Remains of One of 43 Missing Students who Disappeared in 2014 Identified, Mexico Says

A relative (2nd L) of a missing student holds a poster with the image of Christian Alfonso Rodriguez Telumbre, near other relatives with posters, as she takes part during a march to mark the disappearance of the 43 missing Ayotzinapa College Raul Isidro Burgos students in the state of Guerrero, along the streets in Mexico City, Mexico September 26, 2018. Prosecutors announced the find of the bone fragment of Christian Alfonso Rodriguez Telumbre on July 7, 2020. REUTERS/Henry Romero

Investigators have found a bone fragment belonging to one of the 43 student teachers who disappeared in Mexico in 2014, the Attorney General’s office said on Tuesday, only the second set of remains to be definitively identified in a case that has roiled the country.

The abduction and apparent massacre of 43 students from the Ayotzinapa Rural Teachers’ College in September 2014 battered Mexico’s reputation and became a symbol of the country’s failure to tackle chronic gang violence and corruption.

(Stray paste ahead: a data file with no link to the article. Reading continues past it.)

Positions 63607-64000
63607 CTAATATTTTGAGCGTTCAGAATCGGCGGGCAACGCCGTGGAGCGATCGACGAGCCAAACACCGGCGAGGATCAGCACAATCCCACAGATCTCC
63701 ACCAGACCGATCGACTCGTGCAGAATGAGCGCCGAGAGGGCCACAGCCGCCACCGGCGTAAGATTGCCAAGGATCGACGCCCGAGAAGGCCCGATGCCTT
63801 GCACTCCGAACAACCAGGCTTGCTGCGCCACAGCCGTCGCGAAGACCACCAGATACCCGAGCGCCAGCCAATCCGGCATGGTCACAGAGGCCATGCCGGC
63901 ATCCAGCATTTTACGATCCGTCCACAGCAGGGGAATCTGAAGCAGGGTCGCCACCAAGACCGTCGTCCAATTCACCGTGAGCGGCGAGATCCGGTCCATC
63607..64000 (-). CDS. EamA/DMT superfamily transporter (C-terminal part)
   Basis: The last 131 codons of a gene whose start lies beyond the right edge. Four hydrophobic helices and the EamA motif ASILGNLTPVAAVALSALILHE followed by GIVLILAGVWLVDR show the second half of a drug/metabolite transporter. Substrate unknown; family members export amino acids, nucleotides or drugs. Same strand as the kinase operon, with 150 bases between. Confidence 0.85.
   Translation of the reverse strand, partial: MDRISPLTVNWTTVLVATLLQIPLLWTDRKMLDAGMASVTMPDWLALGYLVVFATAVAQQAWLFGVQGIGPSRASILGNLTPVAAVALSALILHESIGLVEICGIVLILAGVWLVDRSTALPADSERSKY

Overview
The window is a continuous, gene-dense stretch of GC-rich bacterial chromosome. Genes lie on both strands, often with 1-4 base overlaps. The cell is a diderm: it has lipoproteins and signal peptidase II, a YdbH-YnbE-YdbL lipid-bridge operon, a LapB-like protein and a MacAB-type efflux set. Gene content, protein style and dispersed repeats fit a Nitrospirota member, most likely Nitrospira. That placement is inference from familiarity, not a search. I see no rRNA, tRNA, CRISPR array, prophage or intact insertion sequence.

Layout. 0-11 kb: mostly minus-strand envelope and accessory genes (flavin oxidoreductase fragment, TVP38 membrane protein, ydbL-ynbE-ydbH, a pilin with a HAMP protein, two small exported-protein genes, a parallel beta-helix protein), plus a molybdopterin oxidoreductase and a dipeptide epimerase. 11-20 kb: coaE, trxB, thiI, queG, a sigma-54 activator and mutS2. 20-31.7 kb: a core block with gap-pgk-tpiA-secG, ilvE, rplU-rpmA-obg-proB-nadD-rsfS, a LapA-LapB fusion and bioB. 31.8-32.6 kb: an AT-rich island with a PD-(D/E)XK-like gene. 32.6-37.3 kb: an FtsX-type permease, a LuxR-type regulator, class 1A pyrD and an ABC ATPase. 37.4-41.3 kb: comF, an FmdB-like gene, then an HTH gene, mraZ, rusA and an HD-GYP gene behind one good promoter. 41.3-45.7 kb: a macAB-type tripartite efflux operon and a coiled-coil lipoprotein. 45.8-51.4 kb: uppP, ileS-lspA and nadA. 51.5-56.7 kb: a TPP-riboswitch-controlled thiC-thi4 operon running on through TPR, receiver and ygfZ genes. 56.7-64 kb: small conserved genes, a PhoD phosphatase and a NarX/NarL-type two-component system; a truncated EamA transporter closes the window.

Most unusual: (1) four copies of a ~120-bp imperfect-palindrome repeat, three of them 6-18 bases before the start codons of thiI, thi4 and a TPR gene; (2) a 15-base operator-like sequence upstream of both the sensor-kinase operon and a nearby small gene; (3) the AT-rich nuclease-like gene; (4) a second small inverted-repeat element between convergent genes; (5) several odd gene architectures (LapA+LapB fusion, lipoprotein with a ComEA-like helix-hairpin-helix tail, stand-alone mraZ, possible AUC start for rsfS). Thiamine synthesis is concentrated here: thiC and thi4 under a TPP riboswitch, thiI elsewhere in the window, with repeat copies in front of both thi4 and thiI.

President Andres Manuel Lopez Obrador took office 19 months ago, pledging to shed light on the crime after the last government’s conclusions about the case were widely criticized.

Prosecutors announced the find of the bone fragment of Christian Alfonso Rodriguez Telumbre as they again questioned central parts of the previous official story.

Omar Gomez, the prosecutor who has overseen a fresh probe into the case, said investigators from Austria’s University of Innsbruck identified the bone, which was among remains found in the Cocula municipality of Guerrero state last November.

“This is a new era that breaks with the false narrative which shut down more possibilities to search and to find,” he told reporters. “More than five years after the incident, human remains belonging to one of the victims have been identified.”

After their abduction by corrupt police in the southwestern city of Iguala, the students were killed and incinerated by gang members at a waste dump in Cocula, according to the original account.

But the fragment, whose identification was confirmed by an Argentine forensic team, was not found at the Cocula dump, Gomez said.

In late 2014, Mexico announced it had identified the remains of one of the students, Alexander Mora. Subsequent evidence of a second student was never definitively confirmed.

SOURCE: Reuters